From Caribbean to Carolinas, Hurricane Matthew Left Devastation in Wake
A few miles made the difference between a storm that could have been so much worse and one that was already bad enough.
With at least 30 people killed in the U.S., and more than 1,000 killed in Haiti, Hurricane Matthew was one of the worst Atlantic hurricanes since Sandy. It tied as the fifth longest-lived major hurricane in the Atlantic since satellite records began in the late 1960s, and was the longest-lived major hurricane to form after Sept. 25, according to Colorado State University hurricane expert Phil Klotzbach. A major hurricane is defined as Category 3 or higher.
Matthew left a swath of devastation from the Caribbean to the Carolinas and set several records. Its name will almost certainly be retired by the World Meteorological Organization, meaning no other storm will ever bear the name.
The role of climate change in hurricanes is still one being studied, though there are indications that the most intense storms, like Matthew, will become a bigger proportion of all hurricanes in the future. That trend has been noted already in the Atlantic, though it is unclear whether it is due to global warming or some other climate influence.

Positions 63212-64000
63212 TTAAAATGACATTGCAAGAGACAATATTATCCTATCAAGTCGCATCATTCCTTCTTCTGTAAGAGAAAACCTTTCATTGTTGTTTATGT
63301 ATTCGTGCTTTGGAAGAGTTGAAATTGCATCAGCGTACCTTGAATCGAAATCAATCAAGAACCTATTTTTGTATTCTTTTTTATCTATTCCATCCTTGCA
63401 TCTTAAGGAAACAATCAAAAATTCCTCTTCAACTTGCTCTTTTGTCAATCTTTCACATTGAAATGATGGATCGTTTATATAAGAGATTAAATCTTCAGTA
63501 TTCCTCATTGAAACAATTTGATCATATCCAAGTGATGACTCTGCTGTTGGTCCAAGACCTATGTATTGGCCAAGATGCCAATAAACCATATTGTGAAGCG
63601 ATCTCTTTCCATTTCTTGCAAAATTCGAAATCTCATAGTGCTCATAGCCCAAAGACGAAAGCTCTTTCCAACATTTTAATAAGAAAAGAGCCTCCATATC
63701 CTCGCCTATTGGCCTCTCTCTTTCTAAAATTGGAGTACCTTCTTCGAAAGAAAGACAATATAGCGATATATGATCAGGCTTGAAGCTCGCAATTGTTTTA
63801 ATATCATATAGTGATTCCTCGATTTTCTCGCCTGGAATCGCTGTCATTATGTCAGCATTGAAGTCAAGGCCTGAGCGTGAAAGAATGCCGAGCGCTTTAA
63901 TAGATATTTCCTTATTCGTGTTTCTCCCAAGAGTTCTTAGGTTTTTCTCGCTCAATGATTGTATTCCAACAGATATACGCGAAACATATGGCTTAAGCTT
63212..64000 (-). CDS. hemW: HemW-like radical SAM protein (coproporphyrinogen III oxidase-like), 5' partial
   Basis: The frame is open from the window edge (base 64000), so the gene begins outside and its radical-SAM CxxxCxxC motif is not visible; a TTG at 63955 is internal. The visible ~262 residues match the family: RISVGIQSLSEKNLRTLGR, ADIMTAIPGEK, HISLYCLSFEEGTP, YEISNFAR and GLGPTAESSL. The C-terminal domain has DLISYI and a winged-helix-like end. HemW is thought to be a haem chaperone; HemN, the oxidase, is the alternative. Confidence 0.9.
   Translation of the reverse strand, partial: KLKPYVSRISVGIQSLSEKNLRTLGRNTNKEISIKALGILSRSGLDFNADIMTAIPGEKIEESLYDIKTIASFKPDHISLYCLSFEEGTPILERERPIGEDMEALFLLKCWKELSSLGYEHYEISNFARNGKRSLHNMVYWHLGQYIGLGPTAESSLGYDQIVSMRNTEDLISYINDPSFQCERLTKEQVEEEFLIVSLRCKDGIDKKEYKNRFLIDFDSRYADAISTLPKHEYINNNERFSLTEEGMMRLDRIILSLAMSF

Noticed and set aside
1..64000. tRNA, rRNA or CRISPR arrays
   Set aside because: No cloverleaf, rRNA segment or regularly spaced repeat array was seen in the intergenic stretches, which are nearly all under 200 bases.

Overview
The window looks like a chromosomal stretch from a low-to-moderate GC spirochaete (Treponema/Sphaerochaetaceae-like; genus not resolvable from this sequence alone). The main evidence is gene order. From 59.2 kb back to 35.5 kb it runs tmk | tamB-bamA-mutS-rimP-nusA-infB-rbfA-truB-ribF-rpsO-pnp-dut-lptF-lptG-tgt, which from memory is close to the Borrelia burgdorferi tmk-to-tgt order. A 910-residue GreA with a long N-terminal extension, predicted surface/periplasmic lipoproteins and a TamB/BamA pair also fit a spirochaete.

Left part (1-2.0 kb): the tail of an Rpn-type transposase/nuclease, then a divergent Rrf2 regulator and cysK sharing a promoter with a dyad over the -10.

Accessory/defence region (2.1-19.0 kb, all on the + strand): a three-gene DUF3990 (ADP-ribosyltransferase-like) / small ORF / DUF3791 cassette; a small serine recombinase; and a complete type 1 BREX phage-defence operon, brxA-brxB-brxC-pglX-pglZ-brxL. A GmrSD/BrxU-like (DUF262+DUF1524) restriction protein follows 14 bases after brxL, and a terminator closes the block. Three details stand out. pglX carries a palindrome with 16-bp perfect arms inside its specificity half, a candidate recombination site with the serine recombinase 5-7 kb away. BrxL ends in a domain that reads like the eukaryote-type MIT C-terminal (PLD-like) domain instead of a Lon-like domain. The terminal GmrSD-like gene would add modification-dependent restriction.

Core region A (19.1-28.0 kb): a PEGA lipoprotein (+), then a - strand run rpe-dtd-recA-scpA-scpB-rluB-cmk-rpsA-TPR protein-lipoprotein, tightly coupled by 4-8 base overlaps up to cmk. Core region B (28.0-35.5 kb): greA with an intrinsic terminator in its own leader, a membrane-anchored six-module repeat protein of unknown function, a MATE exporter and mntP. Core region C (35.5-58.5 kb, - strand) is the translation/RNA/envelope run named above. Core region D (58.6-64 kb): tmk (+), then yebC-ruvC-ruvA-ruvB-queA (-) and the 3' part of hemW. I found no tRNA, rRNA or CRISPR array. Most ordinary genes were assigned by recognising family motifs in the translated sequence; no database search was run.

As Matthew moved along the Southeast coast, tropical storm force winds were measured widely, as hurricane-force gusts in a few spots. The highest gust measured, according to NWS records, was 96 mph on Tybee Island, off the coast of Savannah, Ga.
Storm surge inundated numerous coastal cities and towns, including St. Augustine, Fla., Jacksonville, Fla., Savannah, Charleston and Myrtle Beach, S.C. Charleston Harbor saw its third highest flood crest. In Jacksonville, the surge and winds ripped off part of the historic pier. The surge damaged numerous beachfront houses and eroded protective dunes.
In one of the stranger stories to emerge from the storm, the surge churned up Civil War-era cannonballs from the seafloor and washed them ashore in Folly Beach, S.C. Bomb disposal crews disposed of them through controlled detonations.
Storm surge is one of the clearest ways that climate change will worsen the impacts of hurricanes that make landfall, as sea level rise means that such surge reaches higher than it once did.
As it moved toward North Carolina, its main impact changed to heavy rainfall, which reached more than 14 inches near Fayetteville, N.C., and caused numerous creeks and rivers to overrun their banks and widespread flash flooding that turned intersections into lakes and washed out parts of roads. Downpours are becoming more intense as the world warms because as the atmosphere heats up, it can hold more moisture for storms to drop as rain.